In less than a half hour suddenly it all changed. He went from cloud 9 to being ridiculed harder than any elite athlete we can remember. The internet is swamped with photoshop pics humiliating him at all cost. And it's all because in life, height matches depth. The higher you go, the lower you fall. I don't care what God you believe in....The same Bible Pacquiao preaches from says humble yourself and you'll be exalted; or exalt yourself and you'll be humbled. Others call it karma. Some say what goes around comes around. Then you have others that say what goes up must come down. But again, whatever you believe in, the silver-lining that connects all beliefs is that the master of this universe who writes the scripts gives many blessings, but also teaches several lessons.

He has taken the fall which produced the 'scab'. Now he has to let the healing process take place while showing the world he truly does live by those Biblical lessons learned. If his faith is as strong as we've been led to believe, he realizes this was just a serious mental test. One possibly bought on by his own actions.....that will be healed only by the proper reaction (to it). He didn't get up last Saturday night. But if his faith is where we believe, we'll see him rise again in life. He's a warrior. And a rose is a rose. That's just how the story goes! (I can elaborate more on FightHypeRadio Wednesday night).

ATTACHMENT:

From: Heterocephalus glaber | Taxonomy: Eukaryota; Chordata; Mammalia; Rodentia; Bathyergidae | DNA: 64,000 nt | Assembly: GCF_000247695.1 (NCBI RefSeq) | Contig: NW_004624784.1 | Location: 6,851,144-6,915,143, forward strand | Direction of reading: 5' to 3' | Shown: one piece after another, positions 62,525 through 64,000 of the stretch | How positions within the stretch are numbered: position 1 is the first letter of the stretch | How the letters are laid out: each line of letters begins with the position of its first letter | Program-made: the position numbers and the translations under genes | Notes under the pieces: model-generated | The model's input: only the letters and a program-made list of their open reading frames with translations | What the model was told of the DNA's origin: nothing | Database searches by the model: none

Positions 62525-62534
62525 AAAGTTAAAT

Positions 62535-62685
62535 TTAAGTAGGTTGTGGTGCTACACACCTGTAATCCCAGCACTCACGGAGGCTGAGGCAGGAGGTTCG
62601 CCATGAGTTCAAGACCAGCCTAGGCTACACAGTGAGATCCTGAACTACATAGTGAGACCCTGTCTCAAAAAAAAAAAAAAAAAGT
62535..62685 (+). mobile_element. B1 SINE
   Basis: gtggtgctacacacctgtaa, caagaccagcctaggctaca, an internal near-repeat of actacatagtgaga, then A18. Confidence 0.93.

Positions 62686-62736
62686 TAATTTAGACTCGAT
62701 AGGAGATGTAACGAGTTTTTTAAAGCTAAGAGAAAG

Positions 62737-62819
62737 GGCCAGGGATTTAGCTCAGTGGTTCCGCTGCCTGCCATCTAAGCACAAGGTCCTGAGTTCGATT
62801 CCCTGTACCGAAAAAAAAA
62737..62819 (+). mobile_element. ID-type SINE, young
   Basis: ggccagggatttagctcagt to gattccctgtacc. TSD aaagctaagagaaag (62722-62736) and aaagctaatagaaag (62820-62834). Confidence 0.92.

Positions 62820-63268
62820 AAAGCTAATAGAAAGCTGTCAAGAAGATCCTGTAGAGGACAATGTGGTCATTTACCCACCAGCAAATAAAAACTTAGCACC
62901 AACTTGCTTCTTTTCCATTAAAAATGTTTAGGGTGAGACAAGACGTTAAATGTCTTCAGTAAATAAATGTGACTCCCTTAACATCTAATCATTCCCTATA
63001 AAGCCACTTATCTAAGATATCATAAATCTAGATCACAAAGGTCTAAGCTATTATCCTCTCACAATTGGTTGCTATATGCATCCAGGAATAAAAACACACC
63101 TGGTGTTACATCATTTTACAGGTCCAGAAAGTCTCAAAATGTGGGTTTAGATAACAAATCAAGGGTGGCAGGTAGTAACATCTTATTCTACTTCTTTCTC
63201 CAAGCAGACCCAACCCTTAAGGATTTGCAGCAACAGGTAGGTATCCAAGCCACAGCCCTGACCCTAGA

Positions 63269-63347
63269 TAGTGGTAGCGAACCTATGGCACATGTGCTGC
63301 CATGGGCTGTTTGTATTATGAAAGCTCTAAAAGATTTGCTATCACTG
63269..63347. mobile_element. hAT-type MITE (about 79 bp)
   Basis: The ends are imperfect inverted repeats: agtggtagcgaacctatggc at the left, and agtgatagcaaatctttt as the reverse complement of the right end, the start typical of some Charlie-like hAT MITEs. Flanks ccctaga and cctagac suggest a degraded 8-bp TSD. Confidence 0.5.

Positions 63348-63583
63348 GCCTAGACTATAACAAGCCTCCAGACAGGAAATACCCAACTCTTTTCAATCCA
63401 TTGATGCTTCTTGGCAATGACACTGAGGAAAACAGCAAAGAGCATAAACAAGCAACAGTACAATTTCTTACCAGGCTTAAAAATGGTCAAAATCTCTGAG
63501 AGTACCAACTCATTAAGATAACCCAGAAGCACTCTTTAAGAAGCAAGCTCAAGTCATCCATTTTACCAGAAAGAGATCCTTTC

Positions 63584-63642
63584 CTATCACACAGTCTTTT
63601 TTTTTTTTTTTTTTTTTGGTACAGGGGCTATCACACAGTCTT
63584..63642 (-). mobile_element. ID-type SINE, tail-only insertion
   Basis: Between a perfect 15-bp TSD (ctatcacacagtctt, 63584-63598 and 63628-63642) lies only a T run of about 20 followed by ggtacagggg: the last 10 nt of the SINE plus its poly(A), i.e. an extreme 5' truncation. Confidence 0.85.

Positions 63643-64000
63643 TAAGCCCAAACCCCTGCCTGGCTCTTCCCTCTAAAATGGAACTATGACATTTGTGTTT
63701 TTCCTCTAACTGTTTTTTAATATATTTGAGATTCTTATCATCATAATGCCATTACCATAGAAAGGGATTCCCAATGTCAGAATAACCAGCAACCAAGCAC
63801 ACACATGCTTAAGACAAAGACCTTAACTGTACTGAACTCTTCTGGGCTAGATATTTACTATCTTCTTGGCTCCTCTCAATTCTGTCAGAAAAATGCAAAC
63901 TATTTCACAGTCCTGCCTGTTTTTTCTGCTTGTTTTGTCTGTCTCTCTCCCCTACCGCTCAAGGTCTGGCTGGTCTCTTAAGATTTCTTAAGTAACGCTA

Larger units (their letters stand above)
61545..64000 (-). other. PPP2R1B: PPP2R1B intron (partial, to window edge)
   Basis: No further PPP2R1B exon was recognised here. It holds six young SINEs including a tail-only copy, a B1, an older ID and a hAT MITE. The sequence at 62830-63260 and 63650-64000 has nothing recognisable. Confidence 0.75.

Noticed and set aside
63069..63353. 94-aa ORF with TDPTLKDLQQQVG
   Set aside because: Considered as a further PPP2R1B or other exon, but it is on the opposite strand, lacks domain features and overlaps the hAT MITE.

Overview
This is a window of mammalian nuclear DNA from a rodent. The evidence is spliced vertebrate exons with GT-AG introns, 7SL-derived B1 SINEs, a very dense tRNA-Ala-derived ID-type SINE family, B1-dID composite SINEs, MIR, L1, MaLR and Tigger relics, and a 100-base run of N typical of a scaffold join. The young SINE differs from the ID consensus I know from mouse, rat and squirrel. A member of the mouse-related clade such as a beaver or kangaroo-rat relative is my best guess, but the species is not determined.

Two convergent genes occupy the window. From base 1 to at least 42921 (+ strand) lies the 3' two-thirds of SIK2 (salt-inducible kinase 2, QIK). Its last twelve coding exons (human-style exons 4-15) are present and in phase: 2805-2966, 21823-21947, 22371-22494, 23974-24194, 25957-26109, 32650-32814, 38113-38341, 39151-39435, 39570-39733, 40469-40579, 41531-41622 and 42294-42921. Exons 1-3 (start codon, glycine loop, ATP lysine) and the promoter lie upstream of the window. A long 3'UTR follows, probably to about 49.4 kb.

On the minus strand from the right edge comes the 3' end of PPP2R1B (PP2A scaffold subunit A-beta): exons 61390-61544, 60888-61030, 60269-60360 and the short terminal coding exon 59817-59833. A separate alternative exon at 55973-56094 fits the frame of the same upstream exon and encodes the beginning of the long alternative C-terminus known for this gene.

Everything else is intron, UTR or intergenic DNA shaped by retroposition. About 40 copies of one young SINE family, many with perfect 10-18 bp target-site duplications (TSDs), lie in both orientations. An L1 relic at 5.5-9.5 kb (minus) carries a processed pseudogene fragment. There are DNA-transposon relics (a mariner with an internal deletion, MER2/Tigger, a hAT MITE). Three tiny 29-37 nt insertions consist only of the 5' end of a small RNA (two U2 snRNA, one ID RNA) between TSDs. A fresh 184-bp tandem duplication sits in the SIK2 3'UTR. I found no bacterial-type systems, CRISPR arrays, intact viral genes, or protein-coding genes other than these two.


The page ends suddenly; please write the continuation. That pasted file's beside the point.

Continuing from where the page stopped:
Anthony C. (Coventry U.K.): What do you make of the pre and post fight talk of Marquez using steroids? And short of a 5th fight with Olympic styled testing, how does Marquez get full credit without the whispering of critics?

Vivek W.: I've said for quite some time that Team Pacquaio hurt their position in several ways that were both unnecessary and extremely difficult to overcome. For starters, if you look at the various catchweight fights, Pacquiao could have won every last one without the assistance of weight-draining tactics. All that tactic did was eat away at the accomplishments of hard earned victory. When we get into the steroid topic, I think the damage done by balking at Olympic styled drug testing was even more incriminating. Not only could he have been an ambassador of the sport by leading the charge, but he could have also removed all doubt, (not to mention all asterisks).

Unfortunately for Pacquiao and his supporters, their reluctance to take part in the testing has led to great suspicion. And what's even more unfortunate is that they were so outspoken about those who questioned them that they can't attempt to raise a legitimate argument against the man they feel could be guilty of the same accusation. It's absolutely hypocritical of any Team Pacquiao member or fan to levy this accusation against Marquez. His position on testing seemed to be far more favorable than Pacquiao and his team at any point in the past. Should Marquez agree to a 5th fight with testing involved? I would say absolutely not! If Pacquiao landed the KO no one on the planet would care to see another fight.